On August 6, 2015, the Massachusetts Supreme Judicial Court (SJC) in Commonwealth v. Lucas struck down Massachusetts General Laws, Chapter 56, § 42 (Section 42), which criminalized the utterance or publication of “any false statement in relation to” a candidate for public office or a ballot question. Violations of the statute were punishable by a thousand dollar fine or up to six months imprisonment.… More
Tag Archives: political speech
Last month witnessed the resolution of two trademark infringement cases involving the relationship between political activities and the definition of “goods or services.” On May 18, 2015, State Senator Steve Hershey gave up his right to appeal to the Fourth Circuit from the District of Maryland’s decision that he was infringing the Hershey Chocolate trade dress. On May 19, 2015, however, the Fourth Circuit overturned the case on which the District of Maryland had been relying.… More
In Dardenne v. MoveOn.org, the Middle Louisiana Federal District Court faced a conflict between trademark protection, on the one hand, and the First Amendment’s protection of political advocacy, on the other. The Court concluded that trademark law cannot be used to suppress political advocacy, at least in the absence of a compelling need to protect the mark and a demonstrable likelihood of confusion.… More
Mitt Romney seems to attract copyright controversies like his bank account attracts interest. During the 2012 presidential campaign, Candidate Romney has already had copyright rows with Tom Brokaw and CNN. Now, he’s got three more.
Along with January’s hot activity in the race for the Republican Presidential nomination, we also saw the emergence of two more stories about the intersection of intellectual property and political ads.
One issue is “déjà vu all over again”: political fair use. We are once again confronted with the question of to what extent the fair use doctrine (http://www.copyright.gov/fls/fl102.html) allows for the use of copyrighted news clips in political advertisements.… More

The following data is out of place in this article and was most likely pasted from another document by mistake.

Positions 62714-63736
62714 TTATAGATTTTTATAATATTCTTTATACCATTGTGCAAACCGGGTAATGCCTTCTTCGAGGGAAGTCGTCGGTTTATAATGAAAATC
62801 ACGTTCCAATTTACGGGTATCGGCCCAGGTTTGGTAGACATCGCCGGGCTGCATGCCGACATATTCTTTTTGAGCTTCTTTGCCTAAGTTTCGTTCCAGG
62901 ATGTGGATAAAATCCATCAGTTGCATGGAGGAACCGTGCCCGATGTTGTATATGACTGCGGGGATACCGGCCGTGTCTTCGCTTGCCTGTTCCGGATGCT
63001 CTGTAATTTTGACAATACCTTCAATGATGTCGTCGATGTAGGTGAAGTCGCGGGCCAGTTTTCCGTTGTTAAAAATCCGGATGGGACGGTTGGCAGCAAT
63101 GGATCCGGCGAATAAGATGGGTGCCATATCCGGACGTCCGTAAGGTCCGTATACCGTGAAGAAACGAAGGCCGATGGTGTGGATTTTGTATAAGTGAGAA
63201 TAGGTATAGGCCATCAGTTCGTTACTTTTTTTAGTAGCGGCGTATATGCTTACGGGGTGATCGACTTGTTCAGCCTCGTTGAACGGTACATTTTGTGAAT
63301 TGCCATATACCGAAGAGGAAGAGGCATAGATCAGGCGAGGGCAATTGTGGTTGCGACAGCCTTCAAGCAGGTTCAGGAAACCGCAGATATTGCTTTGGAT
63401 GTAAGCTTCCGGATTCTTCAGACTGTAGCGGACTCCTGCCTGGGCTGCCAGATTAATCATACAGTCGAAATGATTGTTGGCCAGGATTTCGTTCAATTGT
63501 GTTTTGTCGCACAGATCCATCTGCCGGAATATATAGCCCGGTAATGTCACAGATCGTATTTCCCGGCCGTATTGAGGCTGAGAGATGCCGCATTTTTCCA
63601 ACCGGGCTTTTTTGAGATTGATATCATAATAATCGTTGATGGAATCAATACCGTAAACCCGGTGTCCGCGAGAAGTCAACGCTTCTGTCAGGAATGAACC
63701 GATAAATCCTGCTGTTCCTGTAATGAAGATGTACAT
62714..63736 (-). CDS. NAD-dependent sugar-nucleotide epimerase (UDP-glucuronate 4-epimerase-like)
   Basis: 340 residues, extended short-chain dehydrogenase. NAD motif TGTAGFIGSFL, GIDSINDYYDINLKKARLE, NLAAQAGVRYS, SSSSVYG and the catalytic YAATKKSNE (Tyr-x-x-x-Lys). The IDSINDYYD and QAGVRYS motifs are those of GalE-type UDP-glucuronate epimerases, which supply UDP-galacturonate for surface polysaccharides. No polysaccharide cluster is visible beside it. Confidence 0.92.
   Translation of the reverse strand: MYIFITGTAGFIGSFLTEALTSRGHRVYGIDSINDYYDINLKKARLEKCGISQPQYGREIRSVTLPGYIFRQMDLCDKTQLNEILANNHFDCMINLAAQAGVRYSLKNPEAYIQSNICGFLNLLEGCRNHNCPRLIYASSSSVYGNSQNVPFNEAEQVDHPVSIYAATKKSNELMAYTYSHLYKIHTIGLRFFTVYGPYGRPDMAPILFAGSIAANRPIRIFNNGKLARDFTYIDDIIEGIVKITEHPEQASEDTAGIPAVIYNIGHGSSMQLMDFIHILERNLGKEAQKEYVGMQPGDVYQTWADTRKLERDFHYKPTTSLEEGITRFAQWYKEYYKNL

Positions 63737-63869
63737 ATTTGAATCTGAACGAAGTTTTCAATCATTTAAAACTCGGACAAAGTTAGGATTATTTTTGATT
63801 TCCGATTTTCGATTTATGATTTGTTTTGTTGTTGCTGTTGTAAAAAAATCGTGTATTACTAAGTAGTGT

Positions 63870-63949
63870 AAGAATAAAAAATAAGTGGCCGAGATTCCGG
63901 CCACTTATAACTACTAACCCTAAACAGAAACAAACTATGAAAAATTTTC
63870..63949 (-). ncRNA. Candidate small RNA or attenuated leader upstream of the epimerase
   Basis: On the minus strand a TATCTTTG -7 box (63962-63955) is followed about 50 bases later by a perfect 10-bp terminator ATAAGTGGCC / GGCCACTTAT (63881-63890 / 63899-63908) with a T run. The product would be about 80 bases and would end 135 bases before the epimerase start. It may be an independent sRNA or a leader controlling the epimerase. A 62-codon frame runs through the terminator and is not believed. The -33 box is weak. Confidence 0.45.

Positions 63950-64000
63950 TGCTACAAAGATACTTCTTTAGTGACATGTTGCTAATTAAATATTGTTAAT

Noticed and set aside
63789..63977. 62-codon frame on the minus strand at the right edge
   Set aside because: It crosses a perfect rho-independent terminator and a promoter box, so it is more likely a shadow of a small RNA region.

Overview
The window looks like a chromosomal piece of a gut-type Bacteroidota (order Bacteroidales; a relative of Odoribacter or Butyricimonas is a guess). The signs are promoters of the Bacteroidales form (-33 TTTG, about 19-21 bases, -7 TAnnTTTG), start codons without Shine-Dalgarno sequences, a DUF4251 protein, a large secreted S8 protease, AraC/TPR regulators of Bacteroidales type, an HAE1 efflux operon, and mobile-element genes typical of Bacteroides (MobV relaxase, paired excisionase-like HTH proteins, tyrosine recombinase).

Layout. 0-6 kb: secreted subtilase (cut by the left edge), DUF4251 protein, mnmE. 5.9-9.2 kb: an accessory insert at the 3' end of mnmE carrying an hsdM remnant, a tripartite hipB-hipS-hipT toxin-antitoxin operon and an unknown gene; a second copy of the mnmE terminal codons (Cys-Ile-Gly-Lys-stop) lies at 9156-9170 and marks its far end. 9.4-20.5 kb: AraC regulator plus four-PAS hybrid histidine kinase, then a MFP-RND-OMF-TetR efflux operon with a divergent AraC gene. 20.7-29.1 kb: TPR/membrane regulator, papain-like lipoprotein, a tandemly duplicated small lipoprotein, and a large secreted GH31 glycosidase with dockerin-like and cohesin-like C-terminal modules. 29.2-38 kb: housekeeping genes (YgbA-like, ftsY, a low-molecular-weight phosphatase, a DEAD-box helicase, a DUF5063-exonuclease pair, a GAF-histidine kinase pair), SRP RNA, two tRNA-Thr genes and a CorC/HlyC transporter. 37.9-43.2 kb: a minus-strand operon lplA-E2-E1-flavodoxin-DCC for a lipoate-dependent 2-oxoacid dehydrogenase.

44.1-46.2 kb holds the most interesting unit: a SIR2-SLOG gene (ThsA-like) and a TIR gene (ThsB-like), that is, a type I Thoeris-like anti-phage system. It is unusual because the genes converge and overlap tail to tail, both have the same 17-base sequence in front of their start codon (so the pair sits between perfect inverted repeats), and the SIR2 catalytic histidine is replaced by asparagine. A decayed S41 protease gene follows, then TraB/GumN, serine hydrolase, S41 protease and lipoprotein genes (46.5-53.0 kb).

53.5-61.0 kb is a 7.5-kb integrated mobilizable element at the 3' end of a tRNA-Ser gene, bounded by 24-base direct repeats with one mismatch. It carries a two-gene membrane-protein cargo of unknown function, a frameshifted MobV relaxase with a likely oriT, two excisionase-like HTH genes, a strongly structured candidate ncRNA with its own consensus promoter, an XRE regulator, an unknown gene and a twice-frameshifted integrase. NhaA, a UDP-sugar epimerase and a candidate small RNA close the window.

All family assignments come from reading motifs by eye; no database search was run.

Political primary season is upon us and, just like a bad hangover, one particular political speech question just keeps creating headaches. To what extent is the unauthorized use of copyrighted material in political campaign advertisements protected by the fair use doctrine? Can political ads borrow a clip from a presidential debate? From a televised sporting event? How about a photograph created by an opponent’s campaign?
We previously reported on copyright dustups over the “Miracle On Ice” ads by former U.S.… More
Several months ago, we highlighted the Canadian Conservative party’s use of the Canadian Broadcasting Company’s copyrighted footage in political attack ads. (Not Quite Fair Use: Canada’s Fair Dealing Exception to Copyright Infringement in the Political Spotlight). In defense of its ads, the Conservative party argued by analogy that such use of copyrighted material for political purposes would be “fair use” in the United States.
In a bid to win the hearts and minds of voters, lately political candidates have touted, among other things, their musical predilections. In at least two recent cases, candidates have sanctioned the alteration of the lyrics, but not the tune, of some of their favorite music to shore up political support. The musicians who own the copyrights in those songs weren’t exactly thrilled.
All They Want To Do Is Campaign
In April 2009,… More